|Oswaldo Arcia struck|
out 46 times in 114
plate appearances this
Arcia was the first to run out of chances. He was designated for assignment Thursday night to make room on the roster for Santana, who is ready to be reactivated from the disabled list after his second hamstring injury of the season.
I saw this coming last winter and said so repeatedly. Arcia is just 25, and he has genuine power. That is the sum and total of his positives. On the other side of the ledger, he's an awful defensive outfielder, his strike zone issues are significant, he hasn't hit lefties much and he's not much of a base runner. And he wasn't getting better at any of those things.
Santana is a flawed player also. But he has a wider set of tools. He can run. He can throw. He switch hits. He can play infield and outfield. There are, in short, more things the manager can put him in the lineup to do than there is with Arcia.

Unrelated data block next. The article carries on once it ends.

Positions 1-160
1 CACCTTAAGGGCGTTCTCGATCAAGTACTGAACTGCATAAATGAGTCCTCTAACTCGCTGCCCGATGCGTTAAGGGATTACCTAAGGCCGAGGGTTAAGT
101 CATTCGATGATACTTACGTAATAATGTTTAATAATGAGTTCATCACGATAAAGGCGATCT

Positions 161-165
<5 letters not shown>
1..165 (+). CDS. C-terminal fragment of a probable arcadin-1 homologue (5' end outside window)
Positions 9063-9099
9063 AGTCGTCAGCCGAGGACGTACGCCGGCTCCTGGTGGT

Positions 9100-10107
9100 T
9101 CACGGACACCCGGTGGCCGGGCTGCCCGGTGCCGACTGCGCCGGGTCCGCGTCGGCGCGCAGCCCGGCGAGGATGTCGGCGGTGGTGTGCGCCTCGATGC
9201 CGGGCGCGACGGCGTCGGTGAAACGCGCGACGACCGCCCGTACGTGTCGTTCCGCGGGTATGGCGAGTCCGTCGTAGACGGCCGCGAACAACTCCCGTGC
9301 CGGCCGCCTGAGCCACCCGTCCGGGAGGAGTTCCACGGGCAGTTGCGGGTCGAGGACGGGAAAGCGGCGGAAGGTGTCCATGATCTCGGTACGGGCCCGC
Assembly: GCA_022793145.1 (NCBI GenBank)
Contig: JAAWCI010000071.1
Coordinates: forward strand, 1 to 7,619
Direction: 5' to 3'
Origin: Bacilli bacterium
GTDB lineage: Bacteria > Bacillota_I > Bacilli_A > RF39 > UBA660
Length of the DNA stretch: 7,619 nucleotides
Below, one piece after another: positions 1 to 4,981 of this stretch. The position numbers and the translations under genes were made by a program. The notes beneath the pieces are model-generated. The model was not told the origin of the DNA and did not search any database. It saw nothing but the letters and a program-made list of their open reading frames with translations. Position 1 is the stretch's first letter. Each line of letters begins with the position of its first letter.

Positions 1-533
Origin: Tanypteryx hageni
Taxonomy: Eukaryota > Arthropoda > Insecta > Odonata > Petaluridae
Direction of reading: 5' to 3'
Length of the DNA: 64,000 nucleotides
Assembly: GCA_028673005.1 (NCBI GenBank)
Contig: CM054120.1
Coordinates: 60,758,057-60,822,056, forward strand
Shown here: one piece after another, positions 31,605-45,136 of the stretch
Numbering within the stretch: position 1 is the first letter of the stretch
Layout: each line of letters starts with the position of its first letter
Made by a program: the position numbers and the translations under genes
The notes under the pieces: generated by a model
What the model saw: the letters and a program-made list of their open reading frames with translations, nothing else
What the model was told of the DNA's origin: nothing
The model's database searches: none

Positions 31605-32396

That makes him a better bench piece than Arcia. And neither could be projected as a regular at this point. Arcia does not deserve playing time over the likes of Byron Buxton, Max Kepler, Miguel Sano, Robbie Grossman or Eddie Rosario.
Neither, for that matter, does Santana.
I surmised earlier that Glen Perkins' pending visit to noted orthopedic surgeon Neal ElAttrache suggested that the three-time All-Star wasn't likely to pitch again this season, and so it is. ElAttrache is to attempt to repair Perkins' frayed labrum in the next seven to 10 days.
The hope is that Perkins will be back next year. But shoulder surgeries are tricky; as a general thing, shoulders are to be maintained and elbows repaired. It was, you may recall, a frayed labrum that drove Brad Radke into retirement at age 33. Perkins happens to be 33 now himself.
It would be unwise to count on Perkins as a key bullpen piece in the future. If it happens, great. But the Twins shouldn't plan on it.